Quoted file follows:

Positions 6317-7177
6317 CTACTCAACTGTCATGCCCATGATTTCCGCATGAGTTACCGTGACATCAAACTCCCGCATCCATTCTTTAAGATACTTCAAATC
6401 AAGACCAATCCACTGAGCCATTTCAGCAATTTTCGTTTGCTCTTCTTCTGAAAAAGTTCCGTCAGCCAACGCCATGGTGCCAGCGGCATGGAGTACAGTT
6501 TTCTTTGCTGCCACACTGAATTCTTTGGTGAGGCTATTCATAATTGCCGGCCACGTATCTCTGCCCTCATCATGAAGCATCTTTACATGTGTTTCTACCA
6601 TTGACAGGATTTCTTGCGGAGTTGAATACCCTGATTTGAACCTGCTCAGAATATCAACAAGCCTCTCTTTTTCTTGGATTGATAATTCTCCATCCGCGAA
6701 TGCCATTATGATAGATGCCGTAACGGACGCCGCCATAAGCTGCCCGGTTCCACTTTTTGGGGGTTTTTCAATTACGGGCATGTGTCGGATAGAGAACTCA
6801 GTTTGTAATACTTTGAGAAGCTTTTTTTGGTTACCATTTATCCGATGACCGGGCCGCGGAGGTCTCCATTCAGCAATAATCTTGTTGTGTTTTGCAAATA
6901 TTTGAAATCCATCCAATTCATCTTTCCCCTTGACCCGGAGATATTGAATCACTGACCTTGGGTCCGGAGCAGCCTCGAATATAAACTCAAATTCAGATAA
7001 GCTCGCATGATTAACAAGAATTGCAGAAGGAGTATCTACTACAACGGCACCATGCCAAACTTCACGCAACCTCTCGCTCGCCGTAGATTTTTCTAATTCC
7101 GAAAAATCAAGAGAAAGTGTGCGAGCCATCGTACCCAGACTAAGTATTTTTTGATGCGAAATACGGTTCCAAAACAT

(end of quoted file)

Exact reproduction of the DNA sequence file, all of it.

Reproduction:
Positions 6317-7177
6317 CTACTCAACTGTCATGCCCATGATTTCCGCATGAGTTACCGTGACATCAAACTCCCGCATCCATTCTTTAAGATACTTCAAATC
6401 AAGACCAATCCACTGAGCCATTTCAGCAATTTTCGTTTGCTCTTCTTCTGAAAAAGTTCCGTCAGCCAACGCCATGGTGCCAGCGGCATGGAGTACAGTT
6501 TTCTTTGCTGCCACACTGAATTCTTTGGTGAGGCTATTCATAATTGCCGGCCACGTATCTCTGCCCTCATCATGAAGCATCTTTACATGTGTTTCTACCA
6601 TTGACAGGATTTCTTGCGGAGTTGAATACCCTGATTTGAACCTGCTCAGAATATCAACAAGCCTCTCTTTTTCTTGGATTGATAATTCTCCATCCGCGAA
6701 TGCCATTATGATAGATGCCGTAACGGACGCCGCCATAAGCTGCCCGGTTCCACTTTTTGGGGGTTTTTCAATTACGGGCATGTGTCGGATAGAGAACTCA
6801 GTTTGTAATACTTTGAGAAGCTTTTTTTGGTTACCATTTATCCGATGACCGGGCCGCGGAGGTCTCCATTCAGCAATAATCTTGTTGTGTTTTGCAAATA
6901 TTTGAAATCCATCCAATTCATCTTTCCCCTTGACCCGGAGATATTGAATCACTGACCTTGGGTCCGGAGCAGCCTCGAATATAAACTCAAATTCAGATAA
7001 GCTCGCATGATTAACAAGAATTGCAGAAGGAGTATCTACTACAACGGCACCATGCCAAACTTCACGCAACCTCTCGCTCGCCGTAGATTTTTCTAATTCC
7101 GAAAAATCAAGAGAAAGTGTGCGAGCCATCGTACCCAGACTAAGTATTTTTTGATGCGAAATACGGTTCCAAAACAT